The film The Great Fever and this companion website offer insights into topics in American history including the history of medicine and yellow fever, the Spanish American War, the occupation of Cuba, the story of Walter Reed, and the science and future of yellow fever. You can use part or all of the film, or delve into the rich resources available on this Web site to learn more, either in a classroom or on your own.
The following activities are grouped into 4 categories: history, civics, geography, and science. You can also read a few helpful hints for completing the activities.
The "splendid little war." Learn more about the Spanish American War, during which more than 2,000 American soldiers contracted yellow fever, by dividing the class into six groups and assigning each group one of the following topics: (a) the Cuban independence movement of the 1890s and Spain's response to it, including the "reconcentration" policy; (b) the "yellow press" in the United States and the push for war with Spain; (c) the sinking of the Maine and the coming of war; (d) the course of the war in the Caribbean and the Pacific; (e) the debate in the United States over annexing the Philippines; (f) the U.S. war against rebels in the Philippines. Have each group research its topic and prepare a five-minute oral report on it for the class.
When groups have finished, ask the class: Even if you disregard the yellow fever outbreak among U.S. soldiers, do you think the Spanish-American War really was a "splendid little war," as American diplomat John Hay famously called it?
Other threats to Americans' health. Review this timeline of yellow fever outbreaks in the United States. Divide the class into small groups and have each group select another major communicable disease (i.e., a disease that can be spread directly or indirectly through human contact) the United States has faced. Possible choices include influenza, smallpox, cholera, tuberculosis, and HIV/AIDS. Each group should prepare a similar timeline of that disease that lists where and when its largest outbreaks in the United States took place, how many victims these outbreaks claimed, and successes in the effort to combat the disease.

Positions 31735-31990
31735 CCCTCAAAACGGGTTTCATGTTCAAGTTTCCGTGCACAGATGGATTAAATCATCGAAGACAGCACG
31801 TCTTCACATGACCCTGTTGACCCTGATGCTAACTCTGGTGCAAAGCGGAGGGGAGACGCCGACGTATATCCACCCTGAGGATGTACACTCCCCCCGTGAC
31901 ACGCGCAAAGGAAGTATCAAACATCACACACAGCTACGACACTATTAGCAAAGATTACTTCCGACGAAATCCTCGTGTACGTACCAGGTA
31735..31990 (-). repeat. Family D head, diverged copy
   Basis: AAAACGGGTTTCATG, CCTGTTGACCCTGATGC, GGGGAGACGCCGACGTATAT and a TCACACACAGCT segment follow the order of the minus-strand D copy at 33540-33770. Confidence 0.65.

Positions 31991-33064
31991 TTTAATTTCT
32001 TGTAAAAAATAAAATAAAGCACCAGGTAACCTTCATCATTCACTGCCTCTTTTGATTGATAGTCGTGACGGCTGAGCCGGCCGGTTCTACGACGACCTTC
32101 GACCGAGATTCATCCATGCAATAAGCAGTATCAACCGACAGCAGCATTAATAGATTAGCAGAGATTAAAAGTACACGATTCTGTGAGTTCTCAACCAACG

Combine the material from these timelines into one large, multi-strand timeline and review it as a class. What does it tell you about the history of disease in the United States -- are we winning or losing the battle against communicable diseases?
Are you protected? Ask your parents or doctor to provide you with the record showing what vaccinations you have received. Then ask your school nurse to give a presentation to the class on the vaccinations children should receive, as well as any followup "booster" shots that may be needed later in life. Compare your record against the information from the school nurse: Are there any important vaccinations you have missed? Why is the yellow fever vaccine not part of the standard set of vaccinations provided to American children?
Fighting myths about disease. As this 1898 report on how to prevent the spread of yellow fever on trains shows, for many years, efforts to fight the disease were undermined by mistaken ideas about how yellow fever was spread. This was hardly the first time that ignorance about a frightening disease created harmful myths, and unfortunately, it wasn't the last time either, as the recent experience of HIV/AIDS shows.
As a class, prepare a handbook on HIV/AIDS aimed at students in middle school. The handbook should explain the truth behind some of the common myths that were spread about the disease, such as the belief that it affects only homosexuals or can be transmitted by a handshake. The handbook should also list the ways to prevent HIV/AIDS. Present your handbook to school officials for their review and, with their permission, distribute copies to middle-school students in your community.